Encyclopedia of Anti-Revisionism On-Line

Ivan Hoe

Thoughts on the Hawaii National Question

First Published: Modern Times, Vol. IV, No. 12, December 1980-January 1981.
Transcription, Editing and Markup: Paul Saba
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A national question arises when the people of a given territory are systematically oppressed as a people beyond that which can be explained by the “normal” exploitation that goes on under capitalism. In the U.S., national questions have arisen concerning black, Chicano, Indian and Puerto Rican peoples. In Spain there exists a Basque national question; in Iran, a Kurdish national question; in Ethiopia, an Eritrean national question, and in Canada, a Quebec national question.

In essence, the Hawaii national question is this: “Is Hawaii a permanent part of the United States like Ohio or Pennsylvania, in spite of its having been forcibly annexed, its geographical location, and its history of Polynesian and oriental peoples? It will not do simply to say “yes” or “no” based on our own subjective wishes or thinking. We must have a real study of the question. The answer, once researched will give us clarity in defining our political tasks.

For years now, the socialist movement in Hawaii has been characterized by jumping into support for this or that community eviction struggle or strike with no overall guiding line as to where it all leads, except vaguely eventually to socialism. But as Chairman Mao has so succinctly put it, “When a task, no matter which, has to be performed, but there is as yet no guiding line, method, plan or policy, the principal and decisive thing is to decide on a guiding line, method, plan or policy.” (“On Contradiction”).

Whenever the need to deepen our theoretical work is raised, someone will inevitably call out, “Yes, but we don’t want theory divorced from practice.” In the general sense this is true, but in the context where practice divorced from theory is the rule, this amounts to a coverup of the predominant economism and spontaneity.

What is necessary at this point is to make an all-sided investigation of the political economy of Hawaii, past and present, and to examine the attitudes regarding Hawaii’s status as the 50th state which exists among the various classes and nationalities of Hawaii. Certainly among Hawaiians that status is being questioned; others are somewhat open about it, but are non-committal. Being integrated into the USA has brought a measure of prosperity to some, it cannot be doubted. On the other hand, others are alienated from the U.S. and everything it stands for. At present, Hawaii is very dependent on the U.S. mainland, but does it have to be that way? Attacks on tourists and military personnel are .a symptom of the resentment and frustration of the dispossessed. With the military occupying 25% of Oahu’s land as well as Pearl Harbor, and with resort developments, condominiums and golf courses sprouting up like weeds, many people are saying “Nuff already!”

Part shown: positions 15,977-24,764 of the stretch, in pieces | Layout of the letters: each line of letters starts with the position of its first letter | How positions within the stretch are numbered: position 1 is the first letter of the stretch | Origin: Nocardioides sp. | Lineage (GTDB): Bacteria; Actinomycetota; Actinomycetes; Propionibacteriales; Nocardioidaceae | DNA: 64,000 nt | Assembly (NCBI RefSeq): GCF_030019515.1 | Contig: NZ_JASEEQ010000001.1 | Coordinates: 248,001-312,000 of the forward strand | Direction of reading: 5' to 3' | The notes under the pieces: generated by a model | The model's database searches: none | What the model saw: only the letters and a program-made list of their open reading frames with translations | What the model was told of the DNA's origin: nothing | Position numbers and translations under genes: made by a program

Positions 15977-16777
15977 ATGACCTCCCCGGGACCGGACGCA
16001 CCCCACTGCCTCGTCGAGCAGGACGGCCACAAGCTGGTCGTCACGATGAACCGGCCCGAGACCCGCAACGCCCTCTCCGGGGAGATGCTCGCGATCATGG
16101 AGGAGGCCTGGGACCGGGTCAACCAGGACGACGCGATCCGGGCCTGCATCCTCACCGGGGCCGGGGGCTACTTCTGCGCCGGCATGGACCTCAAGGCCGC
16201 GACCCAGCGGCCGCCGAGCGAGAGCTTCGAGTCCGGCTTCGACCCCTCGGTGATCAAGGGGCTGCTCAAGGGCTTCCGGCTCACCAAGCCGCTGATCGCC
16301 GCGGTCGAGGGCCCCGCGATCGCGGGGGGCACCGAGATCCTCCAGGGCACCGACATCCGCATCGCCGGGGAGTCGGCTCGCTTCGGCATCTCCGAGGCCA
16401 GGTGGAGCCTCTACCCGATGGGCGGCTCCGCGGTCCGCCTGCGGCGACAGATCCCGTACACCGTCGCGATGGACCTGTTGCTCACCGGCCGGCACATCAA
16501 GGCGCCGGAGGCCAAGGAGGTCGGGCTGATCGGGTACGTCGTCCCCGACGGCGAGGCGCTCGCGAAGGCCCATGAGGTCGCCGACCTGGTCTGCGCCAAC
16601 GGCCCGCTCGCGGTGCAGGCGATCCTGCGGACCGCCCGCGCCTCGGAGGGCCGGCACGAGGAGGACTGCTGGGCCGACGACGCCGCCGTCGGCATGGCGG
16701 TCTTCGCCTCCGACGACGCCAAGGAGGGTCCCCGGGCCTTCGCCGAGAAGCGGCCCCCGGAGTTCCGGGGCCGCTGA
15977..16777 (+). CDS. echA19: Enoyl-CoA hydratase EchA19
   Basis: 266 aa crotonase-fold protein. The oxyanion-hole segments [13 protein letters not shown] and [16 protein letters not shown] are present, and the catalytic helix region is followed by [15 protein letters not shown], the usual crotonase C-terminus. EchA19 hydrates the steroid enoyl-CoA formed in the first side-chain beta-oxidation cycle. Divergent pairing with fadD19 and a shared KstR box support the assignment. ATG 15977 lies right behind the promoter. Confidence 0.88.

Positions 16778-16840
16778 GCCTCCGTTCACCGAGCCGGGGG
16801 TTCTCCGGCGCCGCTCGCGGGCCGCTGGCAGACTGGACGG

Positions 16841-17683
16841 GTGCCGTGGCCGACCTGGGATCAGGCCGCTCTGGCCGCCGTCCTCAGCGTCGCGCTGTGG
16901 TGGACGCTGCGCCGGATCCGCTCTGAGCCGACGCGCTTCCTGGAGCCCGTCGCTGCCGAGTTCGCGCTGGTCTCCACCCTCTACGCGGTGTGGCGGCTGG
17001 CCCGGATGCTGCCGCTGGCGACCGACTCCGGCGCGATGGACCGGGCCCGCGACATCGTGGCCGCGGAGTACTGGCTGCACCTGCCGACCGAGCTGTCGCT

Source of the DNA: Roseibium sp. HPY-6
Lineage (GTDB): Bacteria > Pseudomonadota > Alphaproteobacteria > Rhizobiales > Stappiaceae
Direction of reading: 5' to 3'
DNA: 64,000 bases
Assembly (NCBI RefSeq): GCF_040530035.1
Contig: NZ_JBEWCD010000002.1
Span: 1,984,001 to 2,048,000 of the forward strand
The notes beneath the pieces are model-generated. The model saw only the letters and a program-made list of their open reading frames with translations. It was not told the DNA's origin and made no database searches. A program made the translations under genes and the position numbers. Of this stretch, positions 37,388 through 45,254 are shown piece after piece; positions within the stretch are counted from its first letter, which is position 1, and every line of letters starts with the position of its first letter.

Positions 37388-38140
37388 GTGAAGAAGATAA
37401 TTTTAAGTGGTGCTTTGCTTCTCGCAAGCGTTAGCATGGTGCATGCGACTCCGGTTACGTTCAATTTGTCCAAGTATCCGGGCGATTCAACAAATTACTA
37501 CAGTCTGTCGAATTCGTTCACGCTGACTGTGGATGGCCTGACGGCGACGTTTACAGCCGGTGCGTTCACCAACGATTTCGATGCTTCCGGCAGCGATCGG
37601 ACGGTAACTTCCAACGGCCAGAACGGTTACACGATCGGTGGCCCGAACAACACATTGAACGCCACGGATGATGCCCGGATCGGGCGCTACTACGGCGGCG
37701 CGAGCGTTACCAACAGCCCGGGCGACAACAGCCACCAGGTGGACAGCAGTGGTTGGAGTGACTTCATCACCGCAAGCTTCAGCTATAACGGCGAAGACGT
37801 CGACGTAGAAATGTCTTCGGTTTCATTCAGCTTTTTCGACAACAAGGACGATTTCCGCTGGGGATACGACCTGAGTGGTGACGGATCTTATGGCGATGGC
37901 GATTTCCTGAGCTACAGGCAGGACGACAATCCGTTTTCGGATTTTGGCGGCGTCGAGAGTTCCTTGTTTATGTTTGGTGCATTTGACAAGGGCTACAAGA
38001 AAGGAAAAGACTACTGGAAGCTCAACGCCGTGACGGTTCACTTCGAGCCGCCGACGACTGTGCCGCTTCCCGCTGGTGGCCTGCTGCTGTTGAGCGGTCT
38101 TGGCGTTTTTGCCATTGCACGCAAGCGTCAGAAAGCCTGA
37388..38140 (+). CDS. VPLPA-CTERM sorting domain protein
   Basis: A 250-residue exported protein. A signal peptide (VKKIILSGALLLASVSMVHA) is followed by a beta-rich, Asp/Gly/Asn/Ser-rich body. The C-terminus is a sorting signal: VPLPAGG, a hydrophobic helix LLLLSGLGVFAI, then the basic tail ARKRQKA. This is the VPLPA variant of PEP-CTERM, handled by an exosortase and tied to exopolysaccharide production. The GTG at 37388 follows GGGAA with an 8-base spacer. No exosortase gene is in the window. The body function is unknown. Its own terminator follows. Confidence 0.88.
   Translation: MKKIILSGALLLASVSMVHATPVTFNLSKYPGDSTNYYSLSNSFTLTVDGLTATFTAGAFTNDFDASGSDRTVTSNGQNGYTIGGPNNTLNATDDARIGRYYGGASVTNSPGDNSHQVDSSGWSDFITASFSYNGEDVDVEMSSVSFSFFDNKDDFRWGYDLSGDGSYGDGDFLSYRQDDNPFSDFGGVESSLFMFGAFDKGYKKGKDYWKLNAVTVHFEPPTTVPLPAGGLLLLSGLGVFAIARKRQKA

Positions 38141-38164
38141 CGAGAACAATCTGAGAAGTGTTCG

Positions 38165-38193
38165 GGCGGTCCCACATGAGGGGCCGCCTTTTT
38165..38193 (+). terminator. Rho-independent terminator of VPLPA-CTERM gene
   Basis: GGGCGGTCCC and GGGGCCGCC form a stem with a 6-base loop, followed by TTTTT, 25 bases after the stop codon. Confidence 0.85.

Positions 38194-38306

But since capitalism pushes relentlessly into every nook and cranny regardless of the desires of existing residents, the problem will get continually worse until forced to do otherwise. This pressure then generates an interest on the part of oppressed people to resist. This process is the dialectics of historical relations between the oppressor and the oppressed.

As is well known, Hawaii has a significance for military strategy beyond the “mere” economic investment in the form of industry and tourism here. Hawaii is the command center for the military capacity of U.S. imperialism in the Pacific and Asia. As such, it will go to extreme lengths to avoid giving it up. On the other hand, the very presence of such military concentration makes Oahu an inevitable target in a nuclear war as long as that concentration exists. This is the key point. This is why the Hawaii National Question has international significance. If Hawaii’s people, under the leadership of the working class, unify against the further intrusion of U.S. imperialism and force it to retreat, and in the process defeat the local collaborators, then Hawaii will be in a far better position to survive a world war. Such actions would also make a significant contribution toward reducing the danger of a U.S.-provoked world war by destabilizing a key base area.